There’s been enough rain locally to slow down the danger of range fire, but only temporarily.
Local officials allowed last week’s burning ban to expire Monday, however it was noted that if we don’t receive more moisture and if the heat and high winds return, it won’t take long before conditions are just as dangerous as they were a week ago.
Emergency Risk Manager Amy Miller reported Monday that at Monday’s meeting, “the Barton County Commission did not extend a state of local disaster emergency for burning.
“Due to recent rainfall, Barton County fire chiefs did not recommend an extension of the burn ban. Effective at 12:01 p.m. on Monday, individuals should follow the established burning policy in the county.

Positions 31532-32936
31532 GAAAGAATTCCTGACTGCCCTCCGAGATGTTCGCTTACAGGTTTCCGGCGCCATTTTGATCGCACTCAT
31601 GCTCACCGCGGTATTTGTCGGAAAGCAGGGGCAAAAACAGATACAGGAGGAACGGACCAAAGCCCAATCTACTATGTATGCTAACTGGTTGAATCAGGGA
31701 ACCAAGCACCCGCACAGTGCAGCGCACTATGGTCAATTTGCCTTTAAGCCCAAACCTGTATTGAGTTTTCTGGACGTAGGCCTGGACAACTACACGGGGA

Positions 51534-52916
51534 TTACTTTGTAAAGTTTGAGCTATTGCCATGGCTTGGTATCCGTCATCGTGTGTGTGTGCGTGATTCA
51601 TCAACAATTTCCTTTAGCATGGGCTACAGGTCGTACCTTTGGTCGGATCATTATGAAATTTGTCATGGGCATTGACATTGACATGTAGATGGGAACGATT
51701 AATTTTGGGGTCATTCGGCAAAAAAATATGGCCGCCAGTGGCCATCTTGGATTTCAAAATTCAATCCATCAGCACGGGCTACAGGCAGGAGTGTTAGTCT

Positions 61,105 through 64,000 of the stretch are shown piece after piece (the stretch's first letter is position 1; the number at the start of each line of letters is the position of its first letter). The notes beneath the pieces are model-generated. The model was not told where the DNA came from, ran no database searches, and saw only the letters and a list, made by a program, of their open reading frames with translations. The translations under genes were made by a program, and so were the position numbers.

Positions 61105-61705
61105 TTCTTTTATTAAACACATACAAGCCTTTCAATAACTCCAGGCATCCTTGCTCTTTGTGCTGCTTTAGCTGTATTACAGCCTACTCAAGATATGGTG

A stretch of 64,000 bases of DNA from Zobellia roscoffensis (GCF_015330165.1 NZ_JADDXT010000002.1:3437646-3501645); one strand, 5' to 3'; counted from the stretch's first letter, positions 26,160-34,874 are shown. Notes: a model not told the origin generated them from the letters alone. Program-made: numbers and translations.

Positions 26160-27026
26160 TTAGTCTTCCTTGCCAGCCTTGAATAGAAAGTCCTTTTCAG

“Specific questions concerning burning should be directed to the fire chief having jurisdiction of the area where the burning is to take place.”
Explaining the county regulations involving open burning, Miller explained, “individuals wanting to burn must contact the fire chief who has jurisdiction of the area where the burning is to take place.
“The fire chief may or may not issue a burning permit due to weather conditions, (such as) high winds.”
Last week, Great Bend Fire Chief Mike Napolitano said one of the concerns this season has been that the high winds could easily get a rural fire burning and move it out of brush or agriculture areas and to houses or other rural buildings.
As a long-term answer, he added, it’s a good idea to plan for brush-free areas around rural homes and out buildings and to create green spaces that can serve as fire breaks.